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And Wacky, please stay out of it. You have no science either.
So, in other words you have no science.
If the weather supports it and there is a lot of air traffic, you should have your contrails.
You want to have the option to say that there is no way to know.
That is not science.
After looking at the data, you should be able to say on what days contrails were visible.
I am willing to let you do it after the fact.
Originally posted by Phage
reply to post by BillfromCovina
Like I said, there may not have been any planes high enough (34,000+) to produce contrails. The only planes that high over your area would be overflights, not planes bound for or taking off from one of the LA airports. Seeing no contrails doesn't really demonstrate much. If, on the other hand, you see contrails when there shouldn't be any, it's a different matter.
Ok. We can continue to try it your way but if you don't allow some room for error it's a little disingenuous. The tools at we (us guys, ATS members) have at our disposal are a little crude. We use this, the appleman chart.
The upper air data is produced twice a day. I'll give it a shot when the next one comes out.
edit on 3/3/2011 by Phage because: (no reason given)
265.1 10363 -46.5 -63.7 12 0.03 250 44 331.1 331.3 331.2
250.0 10750 -49.3 -64.3 16 0.03 245 43 332.6 332.8 332.6
221.0 11547 -55.3 -68.3 18 0.02 238 48 335.3 335.4 335.3
208.0 11932 -56.9 -68.9 21 0.02 235 50 338.7 338.8 338.7
201.0 12148 -56.3 -68.3 21 0.02 235 53 343.0 343.1 343.0
200.0 12180 -56.3 -68.3 21 0.02 235 53 343.4 343.5 343.5
You want me to accept that you are right no matter what even if the science does not back you up.
I will back it up with pictures. Please also post the data you are using for each day, and the time. Let us do a week from March 4 to March 10.
You have to be willing to say that there is a possibility you are wrong. You guys keep offering this challenge but when someone accepts you then back off.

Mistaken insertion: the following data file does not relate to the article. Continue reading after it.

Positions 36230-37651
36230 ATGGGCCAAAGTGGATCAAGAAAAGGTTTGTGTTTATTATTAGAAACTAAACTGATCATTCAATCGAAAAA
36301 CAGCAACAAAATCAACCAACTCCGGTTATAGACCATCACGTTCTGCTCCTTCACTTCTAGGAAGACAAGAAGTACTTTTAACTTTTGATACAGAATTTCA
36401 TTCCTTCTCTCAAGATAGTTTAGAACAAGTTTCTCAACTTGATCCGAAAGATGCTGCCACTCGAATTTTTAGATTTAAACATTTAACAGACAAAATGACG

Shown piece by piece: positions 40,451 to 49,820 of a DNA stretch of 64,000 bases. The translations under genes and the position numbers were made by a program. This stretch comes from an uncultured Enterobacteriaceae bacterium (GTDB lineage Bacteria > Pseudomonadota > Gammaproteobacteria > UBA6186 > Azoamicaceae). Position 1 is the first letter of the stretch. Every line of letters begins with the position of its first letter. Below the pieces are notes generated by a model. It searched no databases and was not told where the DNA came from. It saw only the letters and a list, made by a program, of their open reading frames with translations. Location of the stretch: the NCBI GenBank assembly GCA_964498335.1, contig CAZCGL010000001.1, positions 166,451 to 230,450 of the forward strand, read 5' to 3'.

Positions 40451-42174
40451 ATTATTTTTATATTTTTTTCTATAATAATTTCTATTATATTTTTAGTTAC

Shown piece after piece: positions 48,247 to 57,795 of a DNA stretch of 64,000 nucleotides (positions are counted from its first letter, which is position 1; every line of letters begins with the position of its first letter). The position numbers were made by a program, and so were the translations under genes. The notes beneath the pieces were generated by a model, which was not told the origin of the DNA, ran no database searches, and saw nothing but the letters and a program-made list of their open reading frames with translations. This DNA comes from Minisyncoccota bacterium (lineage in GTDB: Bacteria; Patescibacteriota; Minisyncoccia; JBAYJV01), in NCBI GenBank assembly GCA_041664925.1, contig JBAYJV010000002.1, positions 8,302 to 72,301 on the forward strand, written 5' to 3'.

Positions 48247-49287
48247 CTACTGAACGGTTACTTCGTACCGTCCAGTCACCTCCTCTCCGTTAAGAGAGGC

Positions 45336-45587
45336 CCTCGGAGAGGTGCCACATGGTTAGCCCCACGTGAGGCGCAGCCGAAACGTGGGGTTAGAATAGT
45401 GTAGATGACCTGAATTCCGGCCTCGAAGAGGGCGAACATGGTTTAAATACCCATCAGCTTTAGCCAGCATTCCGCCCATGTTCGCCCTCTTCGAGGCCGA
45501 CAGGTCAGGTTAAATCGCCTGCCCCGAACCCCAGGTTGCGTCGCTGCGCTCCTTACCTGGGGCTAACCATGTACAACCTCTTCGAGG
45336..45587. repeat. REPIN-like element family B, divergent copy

1. The meteorological conditions, including temperature, precipitation, and wind, that characteristically prevail in a particular region.
1. The state of the atmosphere at a given time and place, with respect to variables such as temperature, moisture, wind velocity, and barometric pressure.
intr.v. pre·vailed, pre·vail·ing, pre·vails
[3. To be most common or frequent; be predominant: a region where snow and ice prevail.
Precision of speech.
Q. Why can’t we start a cloud seeding program in dry years to make sure we get enough rain?
A. This question pops up whenever we have a dry year here. The answers:
1. We can.
2. But it doesn’t work well in our truly dry years, because cloud seeding requires CLOUDS – which were in unusually short supply last winter.
3. And it’s not cheap, either.
The local cloud seeding program is operated between November 1 and April 30 of most years. Seeding is only possible during those months if there are clouds present that might produce rain. During drought periods, cloud seeding is not effective.
2) Precipitation augmentation through cloud seeding should not be viewed as a drought relief measure. Opportunities to increase precipitation are usually few, if any, during droughts; consequently, the cost of mounting a cloud-seeding operation will far exceed the benefits that may be obtained. A program of precipitation augmentation is more effective in cushioning the impact of drought if it is used as part of a water management strategy on a year-round basis whenever opportunities exist to build soil moisture, to improve cropland, and to increase water in storage.
The climate of Australia varies widely, but by far the largest part of Australia is desert or semi-arid – 40% of the landmass is covered by sand dunes. Only the south-east and south-west corners have a temperate climate and moderately fertile soil. The northern part of the country has a tropical climate, varied between tropical rainforests, grasslands, part desert.